- Why End Grain?
Why End Grain?
This picture is a great representation of the difference between a "face grain board" and an "end grain board". Note how the knife's edge goes between the grain fibers of the end grain board yet cuts through the fibers of the face grain board. The grain fibers of the end grain board close when the knife is retracted, also known as self-healing, however with a face grain board the grain fibers are cut and will not close. The deep cuts on the face grain board also offer a unique home for trapped bacteria. The wood species used in this scratch test is "white oak". Scratch test results will differ slightly in both "face grain" and "end grain" scratch testing depending on wood species, though with only minor variances. Pictures show a very accurate representation of scratch test results based upon the wood species and Janka hardness of the wood used in my end grain boards.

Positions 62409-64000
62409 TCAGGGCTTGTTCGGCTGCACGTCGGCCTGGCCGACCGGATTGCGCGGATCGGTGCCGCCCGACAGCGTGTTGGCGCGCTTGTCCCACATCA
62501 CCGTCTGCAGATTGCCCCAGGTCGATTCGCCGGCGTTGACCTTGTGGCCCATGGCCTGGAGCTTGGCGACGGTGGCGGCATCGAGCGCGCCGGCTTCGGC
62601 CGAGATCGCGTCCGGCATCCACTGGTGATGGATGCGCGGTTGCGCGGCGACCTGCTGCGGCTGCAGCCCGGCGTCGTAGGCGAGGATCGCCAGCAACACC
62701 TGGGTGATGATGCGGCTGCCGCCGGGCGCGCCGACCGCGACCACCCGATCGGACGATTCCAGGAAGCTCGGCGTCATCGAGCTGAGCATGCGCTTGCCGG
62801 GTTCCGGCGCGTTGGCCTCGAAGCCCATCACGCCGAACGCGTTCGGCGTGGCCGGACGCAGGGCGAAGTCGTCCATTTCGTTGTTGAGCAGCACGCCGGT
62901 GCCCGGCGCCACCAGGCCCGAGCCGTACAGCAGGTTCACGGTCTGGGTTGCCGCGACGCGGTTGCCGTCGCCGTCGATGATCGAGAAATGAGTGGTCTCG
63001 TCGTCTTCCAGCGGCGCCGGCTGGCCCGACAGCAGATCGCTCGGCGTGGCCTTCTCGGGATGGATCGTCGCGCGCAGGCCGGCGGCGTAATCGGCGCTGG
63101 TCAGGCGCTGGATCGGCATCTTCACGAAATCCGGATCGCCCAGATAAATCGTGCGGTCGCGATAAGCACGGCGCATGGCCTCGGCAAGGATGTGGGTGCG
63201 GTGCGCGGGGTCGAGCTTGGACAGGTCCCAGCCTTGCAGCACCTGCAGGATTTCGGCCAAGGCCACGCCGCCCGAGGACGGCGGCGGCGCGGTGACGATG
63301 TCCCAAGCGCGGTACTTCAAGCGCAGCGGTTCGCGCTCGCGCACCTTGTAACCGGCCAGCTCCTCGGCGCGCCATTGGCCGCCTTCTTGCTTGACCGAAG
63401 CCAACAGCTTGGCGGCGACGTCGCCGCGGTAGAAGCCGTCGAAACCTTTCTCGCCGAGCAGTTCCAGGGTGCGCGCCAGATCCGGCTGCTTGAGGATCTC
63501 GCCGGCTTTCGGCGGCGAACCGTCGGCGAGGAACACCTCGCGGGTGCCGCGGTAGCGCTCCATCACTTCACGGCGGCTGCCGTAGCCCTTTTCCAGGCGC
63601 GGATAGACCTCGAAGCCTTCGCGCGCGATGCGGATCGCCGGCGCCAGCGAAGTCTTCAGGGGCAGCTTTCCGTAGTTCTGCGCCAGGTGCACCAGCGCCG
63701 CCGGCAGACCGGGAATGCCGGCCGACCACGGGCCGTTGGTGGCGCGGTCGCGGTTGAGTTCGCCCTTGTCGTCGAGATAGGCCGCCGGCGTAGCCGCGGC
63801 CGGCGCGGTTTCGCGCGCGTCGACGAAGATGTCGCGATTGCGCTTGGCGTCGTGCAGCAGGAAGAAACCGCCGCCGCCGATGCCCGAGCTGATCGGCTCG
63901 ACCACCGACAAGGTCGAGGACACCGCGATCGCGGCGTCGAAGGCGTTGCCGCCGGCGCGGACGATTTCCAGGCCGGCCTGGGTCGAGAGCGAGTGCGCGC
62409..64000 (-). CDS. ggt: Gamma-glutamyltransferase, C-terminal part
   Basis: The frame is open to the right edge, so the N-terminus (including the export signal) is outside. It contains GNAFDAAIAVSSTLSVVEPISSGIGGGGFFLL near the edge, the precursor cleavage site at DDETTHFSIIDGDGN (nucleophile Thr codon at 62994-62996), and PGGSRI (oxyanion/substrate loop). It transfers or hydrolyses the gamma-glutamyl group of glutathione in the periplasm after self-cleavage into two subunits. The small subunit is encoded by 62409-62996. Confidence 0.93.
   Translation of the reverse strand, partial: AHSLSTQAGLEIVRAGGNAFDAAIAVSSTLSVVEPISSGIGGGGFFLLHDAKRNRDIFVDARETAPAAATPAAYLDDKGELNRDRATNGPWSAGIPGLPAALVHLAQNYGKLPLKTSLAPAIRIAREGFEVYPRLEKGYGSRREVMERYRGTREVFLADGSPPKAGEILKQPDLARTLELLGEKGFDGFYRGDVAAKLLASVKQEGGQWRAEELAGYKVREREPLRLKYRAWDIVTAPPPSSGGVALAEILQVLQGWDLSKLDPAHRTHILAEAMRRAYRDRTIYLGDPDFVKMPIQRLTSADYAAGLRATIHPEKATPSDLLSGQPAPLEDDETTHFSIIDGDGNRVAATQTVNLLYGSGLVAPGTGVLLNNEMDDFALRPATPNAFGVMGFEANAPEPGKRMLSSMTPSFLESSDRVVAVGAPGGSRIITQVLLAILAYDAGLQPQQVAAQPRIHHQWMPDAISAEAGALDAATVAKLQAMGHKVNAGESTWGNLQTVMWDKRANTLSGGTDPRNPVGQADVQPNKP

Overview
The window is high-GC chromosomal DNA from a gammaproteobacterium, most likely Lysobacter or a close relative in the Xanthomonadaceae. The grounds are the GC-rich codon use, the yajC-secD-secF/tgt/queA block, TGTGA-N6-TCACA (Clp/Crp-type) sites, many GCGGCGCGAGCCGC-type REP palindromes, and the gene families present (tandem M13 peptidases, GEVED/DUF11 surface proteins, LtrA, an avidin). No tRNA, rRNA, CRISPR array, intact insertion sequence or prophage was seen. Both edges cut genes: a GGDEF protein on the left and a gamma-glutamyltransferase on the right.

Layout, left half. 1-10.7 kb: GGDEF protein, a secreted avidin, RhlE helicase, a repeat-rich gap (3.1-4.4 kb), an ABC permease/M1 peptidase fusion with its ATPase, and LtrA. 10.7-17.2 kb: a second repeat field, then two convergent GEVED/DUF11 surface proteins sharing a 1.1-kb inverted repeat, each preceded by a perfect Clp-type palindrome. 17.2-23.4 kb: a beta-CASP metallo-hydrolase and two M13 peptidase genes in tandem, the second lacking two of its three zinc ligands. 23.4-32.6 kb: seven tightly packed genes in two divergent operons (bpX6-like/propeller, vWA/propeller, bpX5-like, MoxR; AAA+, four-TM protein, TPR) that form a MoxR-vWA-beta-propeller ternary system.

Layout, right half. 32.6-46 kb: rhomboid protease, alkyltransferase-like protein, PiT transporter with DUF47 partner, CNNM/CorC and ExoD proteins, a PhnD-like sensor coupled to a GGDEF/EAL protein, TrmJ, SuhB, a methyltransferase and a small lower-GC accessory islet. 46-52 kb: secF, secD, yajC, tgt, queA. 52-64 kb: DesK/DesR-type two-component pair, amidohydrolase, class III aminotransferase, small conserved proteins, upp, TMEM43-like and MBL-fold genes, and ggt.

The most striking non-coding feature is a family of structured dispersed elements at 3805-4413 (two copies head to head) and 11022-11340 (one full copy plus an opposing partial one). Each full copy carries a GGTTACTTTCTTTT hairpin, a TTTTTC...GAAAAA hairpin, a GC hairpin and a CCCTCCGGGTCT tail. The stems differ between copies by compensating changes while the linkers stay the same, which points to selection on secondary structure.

Face grain board scratch test prior to mineral oil treatment. Knife marks clearly visible. Microscopic wood particles added to food ingredients. Wood grain is cut, dulling the knife
Face grain board scratch test after mineral oil treatment. Knife marks remain clearly visible.
End grain board scratch test prior to mineral oil treatment. Knife edge goes between wood grain fibers and does not cut actual grain, thus saving the knife's sharp edge. No wood particles added to food ingredients and minute visible knife marks.
End grain board scratch test after mineral oil treatment. Knife marks are almost invisible to the naked eye. To sum it up; end grain boards are the most gentle on your knife's edge, saving your knife investment cost, sharpening time and allowing a safer food prep with a properly sharp knife. End grain boards do not contribute microscopic wood particles to your foods. The aesthetic beauty of these end grain boards, though not a functional benefit, certainly does add sophistication to any kitchen.